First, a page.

Aboriginal Family portrait with 1 parent and 2 children. They are sitting on the front porch. Everyone is happy and smiling. Could be a single mother. Aboriginal Family portrait with 1 parent and 2 children. They are sitting on the front porch. Everyone is happy and smiling. Could be a single mother.

Out of home care: shift to reunite Indigenous families backed by research and community

Play icon
Ben Knight
Ben Knight,

New child protection sector reforms can help reduce the number of Aboriginal and Torres Strait Islander children in out-of-home care in New South Wales.

The NSW government has earmarked significant reforms that will aim to return Indigenous children to their families from a child protection system in crisis, including the creation of a restoration ‘taskforce’.

The proposed restoration program will partner with Indigenous community-controlled organisations, which will have a greater input on approaches to reduce the number of Aboriginal and Torres Strait entering care, with its main focus on returning Aboriginal children to families and communities where safe. It was announced following the first meeting of the Ministerial Aboriginal Partnership Group (MAP Group) – experienced Indigenous leaders, policy experts, and community practitioners appointed to advise the state government on redesigning the child protection system.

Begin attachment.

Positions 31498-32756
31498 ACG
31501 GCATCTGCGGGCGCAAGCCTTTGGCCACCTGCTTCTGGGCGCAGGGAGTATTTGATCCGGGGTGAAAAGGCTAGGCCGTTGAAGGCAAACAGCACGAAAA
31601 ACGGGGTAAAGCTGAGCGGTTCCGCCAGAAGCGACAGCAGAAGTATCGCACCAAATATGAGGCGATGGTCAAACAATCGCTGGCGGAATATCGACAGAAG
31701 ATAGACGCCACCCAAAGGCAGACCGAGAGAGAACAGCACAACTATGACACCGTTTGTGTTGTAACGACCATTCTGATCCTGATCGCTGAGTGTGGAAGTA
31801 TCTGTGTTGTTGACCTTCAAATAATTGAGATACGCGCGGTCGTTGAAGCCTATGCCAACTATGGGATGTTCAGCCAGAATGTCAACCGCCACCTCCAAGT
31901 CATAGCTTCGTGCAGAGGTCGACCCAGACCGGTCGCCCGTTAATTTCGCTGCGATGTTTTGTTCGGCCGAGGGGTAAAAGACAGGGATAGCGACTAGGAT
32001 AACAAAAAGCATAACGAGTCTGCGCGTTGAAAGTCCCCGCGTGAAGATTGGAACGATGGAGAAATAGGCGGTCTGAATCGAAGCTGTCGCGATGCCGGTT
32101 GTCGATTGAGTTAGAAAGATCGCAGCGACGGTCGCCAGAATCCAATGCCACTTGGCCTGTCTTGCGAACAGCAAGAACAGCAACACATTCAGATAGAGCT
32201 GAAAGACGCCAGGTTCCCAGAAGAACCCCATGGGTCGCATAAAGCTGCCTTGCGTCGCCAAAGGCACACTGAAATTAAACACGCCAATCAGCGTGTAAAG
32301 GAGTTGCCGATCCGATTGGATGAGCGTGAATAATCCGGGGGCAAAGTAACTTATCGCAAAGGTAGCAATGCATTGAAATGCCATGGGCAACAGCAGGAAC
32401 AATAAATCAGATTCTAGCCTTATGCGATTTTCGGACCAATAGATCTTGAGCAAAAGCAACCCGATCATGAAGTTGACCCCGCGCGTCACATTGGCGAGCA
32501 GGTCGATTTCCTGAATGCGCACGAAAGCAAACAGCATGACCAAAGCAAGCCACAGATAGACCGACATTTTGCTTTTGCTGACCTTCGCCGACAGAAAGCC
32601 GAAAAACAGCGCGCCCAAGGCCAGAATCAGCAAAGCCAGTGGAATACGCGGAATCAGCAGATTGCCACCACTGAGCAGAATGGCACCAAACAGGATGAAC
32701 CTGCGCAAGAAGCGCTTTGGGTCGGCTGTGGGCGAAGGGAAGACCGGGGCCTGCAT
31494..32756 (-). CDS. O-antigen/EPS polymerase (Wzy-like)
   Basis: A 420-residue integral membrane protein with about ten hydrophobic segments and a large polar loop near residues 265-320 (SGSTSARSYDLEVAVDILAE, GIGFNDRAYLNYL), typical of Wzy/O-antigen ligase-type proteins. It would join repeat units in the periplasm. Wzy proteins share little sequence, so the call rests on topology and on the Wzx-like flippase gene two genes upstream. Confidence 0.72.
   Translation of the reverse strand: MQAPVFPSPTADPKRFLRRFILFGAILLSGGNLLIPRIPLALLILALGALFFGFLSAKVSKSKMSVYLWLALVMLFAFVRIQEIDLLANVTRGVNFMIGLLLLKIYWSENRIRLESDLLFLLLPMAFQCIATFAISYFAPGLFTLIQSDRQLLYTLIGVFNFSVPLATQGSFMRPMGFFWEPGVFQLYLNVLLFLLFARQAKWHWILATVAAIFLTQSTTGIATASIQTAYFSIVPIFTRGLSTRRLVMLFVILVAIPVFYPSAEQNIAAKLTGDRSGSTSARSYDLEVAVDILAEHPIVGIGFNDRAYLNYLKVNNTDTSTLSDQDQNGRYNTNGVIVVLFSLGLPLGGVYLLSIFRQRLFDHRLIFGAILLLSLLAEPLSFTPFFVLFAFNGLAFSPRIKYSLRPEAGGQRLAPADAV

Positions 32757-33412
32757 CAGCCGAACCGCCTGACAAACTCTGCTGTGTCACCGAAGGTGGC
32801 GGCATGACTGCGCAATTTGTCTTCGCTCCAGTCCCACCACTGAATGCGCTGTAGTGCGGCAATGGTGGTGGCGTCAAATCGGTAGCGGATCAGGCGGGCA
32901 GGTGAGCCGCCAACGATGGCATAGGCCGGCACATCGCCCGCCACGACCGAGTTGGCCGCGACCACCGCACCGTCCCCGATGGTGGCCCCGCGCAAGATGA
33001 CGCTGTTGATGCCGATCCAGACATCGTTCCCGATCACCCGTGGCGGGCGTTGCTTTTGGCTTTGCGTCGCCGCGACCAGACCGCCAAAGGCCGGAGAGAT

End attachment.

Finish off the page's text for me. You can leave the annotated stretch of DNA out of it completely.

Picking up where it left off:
Aboriginal and Torres Strait Islander children make up 42 per cent of children in out-of-home care but represent just 5.9 per cent of the total child population in Australia.  Children growing up in out-of-home care are more likely to experience poor health, development, and education outcomes, and encounter the criminal justice system.

Experts say the current system focuses on removals rather than interventions that support families staying together while keeping children safe. Instead, Aboriginal experts have long called for reunification or restoration, where children are supported to return to their birth families as soon as it is safe to do so.

“Reunifying Aboriginal families is integral to reducing the over-representation of Aboriginal children in out-of-home care,” says Dr BJ Newton, a Wiradjuri woman and child protection policy expert at the Social Policy Research Centre, UNSW Arts, Design & Architecture. “It starts with a shift towards sustaining rather than separating Aboriginal families, and leaving behind a system that focuses on removal, which we know is costly, ineffective and harmful.”

Media enquiries

For enquiries about this story and interview requests please contact Ben Knight, News & Content Coordinator, UNSW Arts, Design & Architecture.
Phone: (02) 9065 4915
Email: b.knight@unsw.edu.au

Research shows reunifying families is viable and can reduce the over-representation of Indigenous children in the out-of-home care system. Photo: Getty Images.

Dr Newton is a MAP Group member advising the NSW state government on how to reduce the overrepresentation of Aboriginal children in out-of-home care. The group was formed following a forum where more than 100 Aboriginal community and sector representatives proposed measures to reform the child protection system.